>Canadian paralympian pleads guilty to fake Viagra charges to save son from US jail.

Posted: 2011 in anabolic steroids, andropause, bodybuilding blog, doping, hgh, human growth hormone, manopause, somatopause, steroid addiction, steroids blog

>Paralympic gold medallist Jim Armstrong of Richmond says he took a fall in a U.S. fake-Viagra case to save his son from the risk of a long prison term.

Armstrong, skip of the Canadian wheelchair curling 2010 Paralympics team, was arrested in Blaine, Wash., less than a month after winning gold. He was fined $30,000 in U.S. Federal Court in Seattle on Monday, right after his son Gregory was sent to jail for a year and a day and fined $5,000 for his part in the scheme.

Armstrong, 59, said he did nothing wrong, but agreed to a guilty plea because authorities told him that if he didn’t, his son wouldn’t be able to get his plea agreement for a year and a day in jail.

Gregory, 28, would have faced a 10-year prison sentence, Armstrong said he was told.

“They put a gun to my head by putting it to Greg’s head,” he said.

In April 2010 a U.S. federal agent watched Armstrong open a box that contained about 2,800 counterfeit erectile-dysfunction pills. The box, addressed to Armstrong’s late wife Carleen, was sent from China to a Mail Boxes International box used by the Armstrongs in Blaine.

U.S. court documents show the box had been intercepted by U.S. Customs in Los Angeles, leading to a stakeout of the mailbox outlet by federal agents.

On Tuesday, Armstrong said he opened the box because it was large, looked beat-up and had been wrapped with a lot of tape.

“If I knew what was in the box, why would I have opened it in plain view of everybody?” the retired dentist said.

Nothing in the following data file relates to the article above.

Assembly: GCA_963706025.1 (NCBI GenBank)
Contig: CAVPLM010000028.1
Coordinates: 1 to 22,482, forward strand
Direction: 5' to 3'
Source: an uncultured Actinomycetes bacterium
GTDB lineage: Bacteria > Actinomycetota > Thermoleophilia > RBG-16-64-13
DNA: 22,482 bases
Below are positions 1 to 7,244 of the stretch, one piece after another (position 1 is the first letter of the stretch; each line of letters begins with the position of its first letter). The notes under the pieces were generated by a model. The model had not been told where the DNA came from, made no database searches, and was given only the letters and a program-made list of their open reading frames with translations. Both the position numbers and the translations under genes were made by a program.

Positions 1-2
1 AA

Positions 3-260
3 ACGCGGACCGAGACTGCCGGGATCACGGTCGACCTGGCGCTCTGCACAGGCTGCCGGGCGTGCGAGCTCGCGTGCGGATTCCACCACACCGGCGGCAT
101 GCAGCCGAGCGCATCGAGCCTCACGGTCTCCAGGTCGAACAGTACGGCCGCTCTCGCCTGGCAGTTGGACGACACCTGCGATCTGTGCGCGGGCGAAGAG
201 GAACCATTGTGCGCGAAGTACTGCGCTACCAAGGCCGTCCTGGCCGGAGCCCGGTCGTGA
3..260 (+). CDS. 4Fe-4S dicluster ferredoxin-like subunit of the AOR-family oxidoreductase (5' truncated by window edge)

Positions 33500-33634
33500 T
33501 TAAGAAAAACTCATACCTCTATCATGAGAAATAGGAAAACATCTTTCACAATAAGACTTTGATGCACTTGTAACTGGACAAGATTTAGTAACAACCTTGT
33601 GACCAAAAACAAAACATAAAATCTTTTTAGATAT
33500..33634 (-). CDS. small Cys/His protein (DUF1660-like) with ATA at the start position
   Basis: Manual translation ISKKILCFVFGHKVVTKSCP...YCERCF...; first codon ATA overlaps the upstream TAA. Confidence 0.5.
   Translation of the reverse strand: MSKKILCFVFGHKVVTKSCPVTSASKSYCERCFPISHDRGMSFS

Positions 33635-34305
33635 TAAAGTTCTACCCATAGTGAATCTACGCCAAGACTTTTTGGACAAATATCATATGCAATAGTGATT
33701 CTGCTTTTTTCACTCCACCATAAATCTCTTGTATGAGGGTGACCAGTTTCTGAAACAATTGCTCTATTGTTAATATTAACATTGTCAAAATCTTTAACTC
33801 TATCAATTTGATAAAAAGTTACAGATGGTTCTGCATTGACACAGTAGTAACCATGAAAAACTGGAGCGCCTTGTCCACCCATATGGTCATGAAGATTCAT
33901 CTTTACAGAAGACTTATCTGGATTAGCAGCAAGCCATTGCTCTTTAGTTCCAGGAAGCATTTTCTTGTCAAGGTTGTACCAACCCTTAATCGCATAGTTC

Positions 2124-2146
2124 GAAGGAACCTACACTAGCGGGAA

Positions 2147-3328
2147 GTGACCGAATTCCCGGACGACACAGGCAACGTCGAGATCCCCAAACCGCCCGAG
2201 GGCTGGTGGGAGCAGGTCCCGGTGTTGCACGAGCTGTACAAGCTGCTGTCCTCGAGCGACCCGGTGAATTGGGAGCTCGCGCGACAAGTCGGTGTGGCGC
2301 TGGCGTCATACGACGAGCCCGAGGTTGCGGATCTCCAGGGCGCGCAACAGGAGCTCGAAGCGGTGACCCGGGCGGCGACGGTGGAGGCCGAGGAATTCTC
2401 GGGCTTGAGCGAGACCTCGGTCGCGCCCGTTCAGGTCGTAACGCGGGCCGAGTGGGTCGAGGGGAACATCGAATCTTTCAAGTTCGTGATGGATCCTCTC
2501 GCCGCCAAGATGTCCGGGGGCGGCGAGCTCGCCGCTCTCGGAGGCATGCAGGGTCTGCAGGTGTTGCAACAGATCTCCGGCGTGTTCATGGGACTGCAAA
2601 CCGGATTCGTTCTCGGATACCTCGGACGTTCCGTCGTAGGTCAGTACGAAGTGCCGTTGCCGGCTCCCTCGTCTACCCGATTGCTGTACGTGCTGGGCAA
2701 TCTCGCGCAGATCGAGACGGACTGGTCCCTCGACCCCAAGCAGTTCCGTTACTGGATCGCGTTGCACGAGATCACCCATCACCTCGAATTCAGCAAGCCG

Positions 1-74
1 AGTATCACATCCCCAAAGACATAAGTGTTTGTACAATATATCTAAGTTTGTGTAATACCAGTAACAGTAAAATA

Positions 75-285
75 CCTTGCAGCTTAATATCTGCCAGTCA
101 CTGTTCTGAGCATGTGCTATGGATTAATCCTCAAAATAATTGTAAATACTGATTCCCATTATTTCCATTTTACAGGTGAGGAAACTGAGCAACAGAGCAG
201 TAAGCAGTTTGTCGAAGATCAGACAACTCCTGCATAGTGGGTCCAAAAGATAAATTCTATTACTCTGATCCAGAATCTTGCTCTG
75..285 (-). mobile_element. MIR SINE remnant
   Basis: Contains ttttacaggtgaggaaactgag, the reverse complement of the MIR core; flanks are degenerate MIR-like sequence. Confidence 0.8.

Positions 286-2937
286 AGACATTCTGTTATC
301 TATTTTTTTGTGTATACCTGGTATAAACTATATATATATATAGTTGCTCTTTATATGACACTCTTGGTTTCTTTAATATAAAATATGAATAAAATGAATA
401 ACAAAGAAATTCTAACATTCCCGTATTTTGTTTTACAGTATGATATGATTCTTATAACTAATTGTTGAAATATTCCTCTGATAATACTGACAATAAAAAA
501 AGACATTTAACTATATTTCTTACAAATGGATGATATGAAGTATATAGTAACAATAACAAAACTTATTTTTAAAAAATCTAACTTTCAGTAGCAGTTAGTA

U.S. Food and Drug Administration Special Agent Jim Burkhardt pounced before Armstrong had a chance to call his son to ask about the contents of the box, Armstrong claimed.

“There’s not a chance in the world that I’m taking this across the border,” Armstrong said. “I know it’s got to be illegal.”

Gregory had many legitimate products sent to the mailbox, because it was cheaper to ship items there than to Canada, Armstrong said. It was only after being arrested that he found out Gregory had been ordering and selling pills, Armstrong said.

The U.S. prosecutor’s case was riddled with inaccuracies, Armstrong claimed Tuesday.

Agent Burkhardt presented Armstrong’s conjectures as facts, Armstrong said. For example, Armstrong said, when Burkhardt asked him what Gregory would be doing with the pills, Armstrong told him, “I guess he must have been distributing them to friends of his because he worked as a bartender sometimes in downtown [Vancouver] nightclubs.”

That statement was then used as an admission by Armstrong that he knew his son was selling pills, Armstrong said. In fact, it turned out that Gregory was selling the pills online, not in clubs, Armstrong said.

U.S. Attorney’s Office spokeswoman Emily Langlie said Armstrong needs to live with the statements he made.

“That’s what he told law enforcement. It’s unfortunate that having entered a guilty plea that he is now interested in disputing the facts of the case,” Langlie said, adding that Armstrong pleaded guilty “freely and voluntarily.”

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